It's a sacred institution to many shareholders but the days of the annual general meeting could soon become the latest victim of digital disruption.
The Australian Institute of Company Directors (AICD) says the annual general meeting has had its day and the concept is "dysfunctional" in today's online world.
A survey by the business lobby group has found a third of the 5000 company directors surveyed found the AGM is outdated and needs to change with the times.
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"The old company AGM is no longer meets its purposes. We're getting fewer and fewer people attending. And many of the decisions are made well and truly before the AGM is opened," chief executive John Brogden told the ABC's AM program.
"The concept that through democratic capitalism shareholders come along to an AGM where they vote and decisions are made is long gone."
Mr Brogden says there are better digital alternatives to preserve the shareholder voice such as online voting and webcasts that were more useful to remote shareholders.
"There are mum and dad investors who do like to chat to the managing director or the chairman after the meeting but if you're in Perth you're hardly going to fly over to Sydney for an AGM." Mr Brogden said.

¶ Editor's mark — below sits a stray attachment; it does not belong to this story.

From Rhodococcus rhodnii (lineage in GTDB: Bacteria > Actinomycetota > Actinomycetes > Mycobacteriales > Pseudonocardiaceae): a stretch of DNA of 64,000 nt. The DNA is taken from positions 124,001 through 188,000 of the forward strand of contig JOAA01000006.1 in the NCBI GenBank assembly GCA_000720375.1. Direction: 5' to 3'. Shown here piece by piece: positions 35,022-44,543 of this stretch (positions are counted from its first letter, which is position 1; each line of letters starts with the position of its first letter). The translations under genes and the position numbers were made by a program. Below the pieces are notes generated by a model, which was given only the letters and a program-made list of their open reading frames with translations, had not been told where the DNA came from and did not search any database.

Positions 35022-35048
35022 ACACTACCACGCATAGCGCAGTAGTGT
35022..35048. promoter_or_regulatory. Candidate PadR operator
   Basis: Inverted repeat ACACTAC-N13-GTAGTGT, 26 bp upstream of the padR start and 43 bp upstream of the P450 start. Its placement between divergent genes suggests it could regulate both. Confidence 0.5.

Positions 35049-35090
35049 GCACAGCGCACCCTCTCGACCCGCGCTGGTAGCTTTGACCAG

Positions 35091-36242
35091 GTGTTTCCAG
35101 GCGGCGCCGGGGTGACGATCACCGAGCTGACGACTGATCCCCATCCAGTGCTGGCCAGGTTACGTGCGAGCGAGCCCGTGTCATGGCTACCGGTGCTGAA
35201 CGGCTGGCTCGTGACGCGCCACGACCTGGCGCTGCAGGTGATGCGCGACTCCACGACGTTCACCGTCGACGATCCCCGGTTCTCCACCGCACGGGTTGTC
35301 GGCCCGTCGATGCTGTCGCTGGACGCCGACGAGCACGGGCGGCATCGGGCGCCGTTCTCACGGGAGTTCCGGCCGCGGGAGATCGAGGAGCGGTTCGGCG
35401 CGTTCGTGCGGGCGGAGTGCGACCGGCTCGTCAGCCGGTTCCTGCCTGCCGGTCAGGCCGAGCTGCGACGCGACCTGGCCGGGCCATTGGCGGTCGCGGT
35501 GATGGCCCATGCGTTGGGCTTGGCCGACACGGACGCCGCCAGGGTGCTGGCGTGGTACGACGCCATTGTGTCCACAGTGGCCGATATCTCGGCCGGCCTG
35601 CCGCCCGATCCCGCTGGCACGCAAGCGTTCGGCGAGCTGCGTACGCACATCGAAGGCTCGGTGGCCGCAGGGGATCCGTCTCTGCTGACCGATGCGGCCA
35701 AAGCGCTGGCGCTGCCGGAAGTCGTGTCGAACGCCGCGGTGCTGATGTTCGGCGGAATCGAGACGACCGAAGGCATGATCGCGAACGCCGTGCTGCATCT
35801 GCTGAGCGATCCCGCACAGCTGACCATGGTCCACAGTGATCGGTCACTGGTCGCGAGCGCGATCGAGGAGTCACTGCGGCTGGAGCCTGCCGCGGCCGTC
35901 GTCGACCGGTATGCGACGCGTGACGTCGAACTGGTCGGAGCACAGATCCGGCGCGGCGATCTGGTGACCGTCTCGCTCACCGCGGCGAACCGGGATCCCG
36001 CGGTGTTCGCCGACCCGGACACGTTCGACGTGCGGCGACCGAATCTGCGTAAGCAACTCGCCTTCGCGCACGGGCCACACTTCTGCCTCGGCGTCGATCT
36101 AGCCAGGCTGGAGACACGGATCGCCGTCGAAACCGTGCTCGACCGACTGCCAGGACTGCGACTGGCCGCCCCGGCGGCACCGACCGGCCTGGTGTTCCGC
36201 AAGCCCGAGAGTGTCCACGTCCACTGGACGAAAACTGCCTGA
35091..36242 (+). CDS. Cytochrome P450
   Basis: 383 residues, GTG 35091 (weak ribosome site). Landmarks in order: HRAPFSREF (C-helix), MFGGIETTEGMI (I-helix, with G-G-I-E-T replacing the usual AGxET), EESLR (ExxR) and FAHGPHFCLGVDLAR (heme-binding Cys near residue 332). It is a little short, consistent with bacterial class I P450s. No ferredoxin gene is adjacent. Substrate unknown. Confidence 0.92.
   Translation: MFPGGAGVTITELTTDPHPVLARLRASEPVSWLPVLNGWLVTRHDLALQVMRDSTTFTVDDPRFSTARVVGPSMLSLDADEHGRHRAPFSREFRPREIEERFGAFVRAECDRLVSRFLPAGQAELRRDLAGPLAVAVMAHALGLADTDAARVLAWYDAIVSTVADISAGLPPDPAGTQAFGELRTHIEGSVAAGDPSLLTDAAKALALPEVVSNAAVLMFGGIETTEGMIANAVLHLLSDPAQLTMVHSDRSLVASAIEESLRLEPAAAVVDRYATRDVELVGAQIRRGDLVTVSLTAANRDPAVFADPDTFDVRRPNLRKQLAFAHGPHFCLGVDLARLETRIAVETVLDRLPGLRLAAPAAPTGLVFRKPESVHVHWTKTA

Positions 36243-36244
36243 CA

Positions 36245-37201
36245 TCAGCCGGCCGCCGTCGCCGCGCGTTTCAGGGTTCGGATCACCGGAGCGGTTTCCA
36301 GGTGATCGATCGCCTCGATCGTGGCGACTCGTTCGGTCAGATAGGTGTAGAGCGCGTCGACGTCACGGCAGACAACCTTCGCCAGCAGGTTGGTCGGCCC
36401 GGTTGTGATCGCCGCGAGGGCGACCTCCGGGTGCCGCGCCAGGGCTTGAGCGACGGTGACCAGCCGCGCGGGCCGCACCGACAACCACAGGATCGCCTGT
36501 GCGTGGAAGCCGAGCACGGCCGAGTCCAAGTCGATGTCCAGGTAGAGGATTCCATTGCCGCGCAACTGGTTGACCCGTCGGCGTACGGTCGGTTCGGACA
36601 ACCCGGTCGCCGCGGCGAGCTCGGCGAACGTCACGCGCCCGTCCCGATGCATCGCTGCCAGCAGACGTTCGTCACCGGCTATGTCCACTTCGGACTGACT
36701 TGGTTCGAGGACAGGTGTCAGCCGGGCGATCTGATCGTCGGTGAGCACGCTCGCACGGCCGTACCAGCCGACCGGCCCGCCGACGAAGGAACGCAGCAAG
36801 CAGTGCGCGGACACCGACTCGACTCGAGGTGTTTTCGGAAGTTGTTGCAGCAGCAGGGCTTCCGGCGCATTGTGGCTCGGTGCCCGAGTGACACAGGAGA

"I think people used to enjoy a bit of sport at an AGM. I don't know whether that's constructive. But what's very constructive is people having a chance to engage formally and properly that they're by and large not getting at the moment.
"We want shareholders to be engaged in the activities of their company. But we don't want the only time they turn up is when something goes wrong."
The renewed pressure to overhaul the AGM institution comes as more companies face protest votes over company strategy and a number of "first strikes" against remuneration packages.
For the Australian Shareholders Association the latest attack on the sanctity of the AGM has unleashed the expected response.
ASA board member Don Hyatt says personal shareholder contact - or the human touch - can't be replaced by technology.
"This is the one time of the year that the directors and the chief executive has to face the shareholders," Mr Hyatt told AM.
"It's a great opportunity to actually look the directors in the eye - particularly afterwards over a cup of coffee. You can speak to them and you get a real feel on whether they've got the shareholder interests at heart or whether they're in it for themselves."
Mr Hyatt used the example of News Corporation and other family controlled companies where attempts had been made to limit shareholder dissent or discussion at annual general meetings.
"There are a number of individuals and family owned companies who seem to think they're not accountable to the shareholders," Mr Hyatt said.
But despite calling AGMs dysfunctional, John Brogden says his reform proposal is not about silencing shareholder dissent.
"No. In fact we want to make it easier to people to attend and engage. So if you're a critic it's also certain that changes to AGMs will make it easier for people to be engaged rather than harder."
John Brogden is about to start talks on the future of annual general meetings with big super funds and institutional investors.
But for now the AGM is safe as any plans to reform or dump the shareholder gathering is subject to government legislation being changed.